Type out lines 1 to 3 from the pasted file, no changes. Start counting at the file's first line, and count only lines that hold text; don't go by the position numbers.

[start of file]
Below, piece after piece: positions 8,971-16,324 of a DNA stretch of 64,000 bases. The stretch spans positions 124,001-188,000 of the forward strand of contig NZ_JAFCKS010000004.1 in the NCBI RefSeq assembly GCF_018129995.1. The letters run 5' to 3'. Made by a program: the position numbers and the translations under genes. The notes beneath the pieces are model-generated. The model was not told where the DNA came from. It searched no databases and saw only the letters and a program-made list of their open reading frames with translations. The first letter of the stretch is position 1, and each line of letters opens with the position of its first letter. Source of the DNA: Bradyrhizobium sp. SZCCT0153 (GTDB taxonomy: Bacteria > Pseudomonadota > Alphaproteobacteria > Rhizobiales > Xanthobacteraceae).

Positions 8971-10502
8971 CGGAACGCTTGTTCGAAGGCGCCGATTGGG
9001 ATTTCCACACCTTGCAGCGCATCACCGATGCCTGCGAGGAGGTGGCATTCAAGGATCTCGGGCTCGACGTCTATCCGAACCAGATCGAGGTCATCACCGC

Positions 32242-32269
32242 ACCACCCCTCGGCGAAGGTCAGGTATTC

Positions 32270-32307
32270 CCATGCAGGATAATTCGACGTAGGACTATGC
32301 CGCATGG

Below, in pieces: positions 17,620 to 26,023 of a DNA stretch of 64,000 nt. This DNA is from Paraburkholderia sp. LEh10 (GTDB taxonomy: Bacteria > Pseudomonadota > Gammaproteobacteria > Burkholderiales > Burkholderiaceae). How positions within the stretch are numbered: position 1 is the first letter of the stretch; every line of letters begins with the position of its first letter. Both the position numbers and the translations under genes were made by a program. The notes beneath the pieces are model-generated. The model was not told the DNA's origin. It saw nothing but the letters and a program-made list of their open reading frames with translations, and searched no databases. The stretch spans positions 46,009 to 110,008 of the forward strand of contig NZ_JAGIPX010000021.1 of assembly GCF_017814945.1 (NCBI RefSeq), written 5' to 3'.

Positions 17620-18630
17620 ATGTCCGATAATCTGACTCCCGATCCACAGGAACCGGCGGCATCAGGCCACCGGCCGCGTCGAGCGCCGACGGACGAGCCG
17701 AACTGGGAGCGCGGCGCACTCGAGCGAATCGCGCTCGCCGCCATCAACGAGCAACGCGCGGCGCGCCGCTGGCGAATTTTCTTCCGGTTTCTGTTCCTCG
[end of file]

Below, piece after piece: positions 8,971-16,324 of a DNA stretch of 64,000 bases. The stretch spans positions 124,001-188,000 of the forward strand of contig NZ_JAFCKS010000004.1 in the NCBI RefSeq assembly GCF_018129995.1. The letters run 5' to 3'. Made by a program: the position numbers and the translations under genes. The notes beneath the pieces are model-generated. The model was not told where the DNA came from. It searched no databases and saw only the letters and a program-made list of their open reading frames with translations. The first letter of the stretch is position 1, and each line of letters opens with the position of its first letter. Source of the DNA: Bradyrhizobium sp. SZCCT0153 (GTDB taxonomy: Bacteria > Pseudomonadota > Alphaproteobacteria > Rhizobiales > Xanthobacteraceae).

Positions 8971-10502
8971 CGGAACGCTTGTTCGAAGGCGCCGATTGGG